gained plenty of skills and experience from its projects.
“Forum Virium Helsinki has introduced the operating models of small
software companies to development of city services,” says Development
Director Pekka Koponen.
The Helsinki Region Infoshare project is a good example of this. Ville
Meloni, who used to work as the managing director of a start-up, was hired
to launch and run the project.
Development work can only succeed when it’s linked to the everyday work
in the city organisation. The leader of the HRI project was rarely seen at the
office of Forum Virium Helsinki.
“Ville would usually work at the premises of City of Helsinki Urban Facts,
together with city employees,” Koponen explains.
Another sign of a good development project is that it’s not indefinite. When
the time is right, it can be handed over.
“The Helsinki Region Infoshare open data project is now looked after by
City of Helsinki Urban Facts, as part of the city’s everyday operations,”
Many people who work in the public sector are averse to new development
projects, because they think they slow down real work. Are there any
grounds for such fears about Forum Virium Helsinki’s projects?
“I hope not,” CEO Jarmo Eskelinen laughs.
“To us, our projects are more than just projects. We want to build a thriving,
well-functioning city, and any project is a means to that end.”
OF A SUCCESSFUL
Forum Virium Helsinki’s projects are experimentation
in nature. New ideas are tested together and lessons
are learnt along the way. The first version of any
service is released to the public as quickly as possible,
after which it is developed according to user feedback.
This is exactly how the Open Ahjo API was born.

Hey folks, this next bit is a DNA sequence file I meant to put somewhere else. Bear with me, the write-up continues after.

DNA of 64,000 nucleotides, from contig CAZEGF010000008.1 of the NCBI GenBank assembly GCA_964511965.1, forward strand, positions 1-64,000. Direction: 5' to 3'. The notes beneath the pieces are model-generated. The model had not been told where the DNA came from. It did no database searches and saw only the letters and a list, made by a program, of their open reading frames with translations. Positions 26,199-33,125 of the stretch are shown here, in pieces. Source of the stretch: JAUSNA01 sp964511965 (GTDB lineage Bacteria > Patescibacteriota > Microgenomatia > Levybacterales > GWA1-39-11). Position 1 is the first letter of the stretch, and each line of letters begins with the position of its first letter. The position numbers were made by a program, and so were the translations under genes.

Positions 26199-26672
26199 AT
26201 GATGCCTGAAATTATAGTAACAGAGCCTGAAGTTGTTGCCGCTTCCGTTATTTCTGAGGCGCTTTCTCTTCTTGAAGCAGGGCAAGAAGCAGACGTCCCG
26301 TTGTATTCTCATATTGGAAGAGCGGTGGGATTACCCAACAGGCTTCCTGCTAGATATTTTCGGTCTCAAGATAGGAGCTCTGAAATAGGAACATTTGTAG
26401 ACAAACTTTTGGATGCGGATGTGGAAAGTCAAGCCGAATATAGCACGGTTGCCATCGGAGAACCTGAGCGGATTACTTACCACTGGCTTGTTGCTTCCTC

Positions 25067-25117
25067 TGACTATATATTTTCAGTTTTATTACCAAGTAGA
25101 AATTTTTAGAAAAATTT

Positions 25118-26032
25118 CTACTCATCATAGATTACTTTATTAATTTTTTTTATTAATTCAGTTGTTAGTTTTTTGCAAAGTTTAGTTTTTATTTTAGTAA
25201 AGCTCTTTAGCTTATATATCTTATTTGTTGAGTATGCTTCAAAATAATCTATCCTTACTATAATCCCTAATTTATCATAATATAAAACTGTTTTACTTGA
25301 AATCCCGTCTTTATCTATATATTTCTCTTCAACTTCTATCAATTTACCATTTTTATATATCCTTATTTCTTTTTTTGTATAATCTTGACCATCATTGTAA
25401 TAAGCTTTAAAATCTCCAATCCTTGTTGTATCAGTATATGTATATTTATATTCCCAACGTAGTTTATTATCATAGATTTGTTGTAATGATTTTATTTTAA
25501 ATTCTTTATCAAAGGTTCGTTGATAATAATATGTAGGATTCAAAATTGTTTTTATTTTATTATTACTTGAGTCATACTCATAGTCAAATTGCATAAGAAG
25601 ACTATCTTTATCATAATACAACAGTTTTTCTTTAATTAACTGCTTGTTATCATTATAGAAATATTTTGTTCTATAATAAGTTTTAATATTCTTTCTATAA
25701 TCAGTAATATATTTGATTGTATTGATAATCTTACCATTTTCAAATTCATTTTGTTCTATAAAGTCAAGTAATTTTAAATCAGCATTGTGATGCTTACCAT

The Ahjo document management
system, launched in the summer of 2011,
introduced the paperless office to 5 000
City of Helsinki officials and municipal
politicians. The decision-making data
collected in Ahjo was all labelled as public, but
the information was not accessible to citizens.
Would it be possible to create an open API to the
city’s document management system, in order to
provide free and easy access to the data?
People working for the Helsinki Region Infoshare
project of Forum Virium Helsinki decided to
facilitate opening up Ahjo’s data.
2. COMMIT KEY PARTNERS
A shared goal is the key to a successful development project. In the case of Ahjo, it was
different people who were responsible for the technology, and content of the system.
The leader of the HRI project gathered all the stakeholders together. Everyone around
the negotiating table agreed that an open data interface would be worth the effort. An
investment of few tens of thousands would create an open data interface to Ahjo, already a
data system worth three million euros. At its best, the data content of Ahjo could be used in
totally new ways.
3. INVOLVE USERS
The aim was to launch a small project for
opening up data, which would be quick
to implement and as useful as possible to
applications developers. The project started
with an open invitation shared on social media,
bringing a full house of curious people to Forum
Virium Helsinki’s workshop.
The three-hour session attracted a mixed
crowd of officials, citizen democracy activists
and IT enthusiasts. The discussion was fruitful.
City officials discovered the opportunities that
open municipal data would provide to data
proponents. Citizen activists, on the other
hand, understood why city officials
couldn’t just open up public
data by the click of a button.
results. The session
resulted in a
concrete plan for
opening up the city’s
In Forum Virium Helsinki’s
projects, the goal is to make
the first version of any service
public as quickly as possible.
This is why the interface was
ordered from Tieto, who had
originally created the entire
With the HRI team working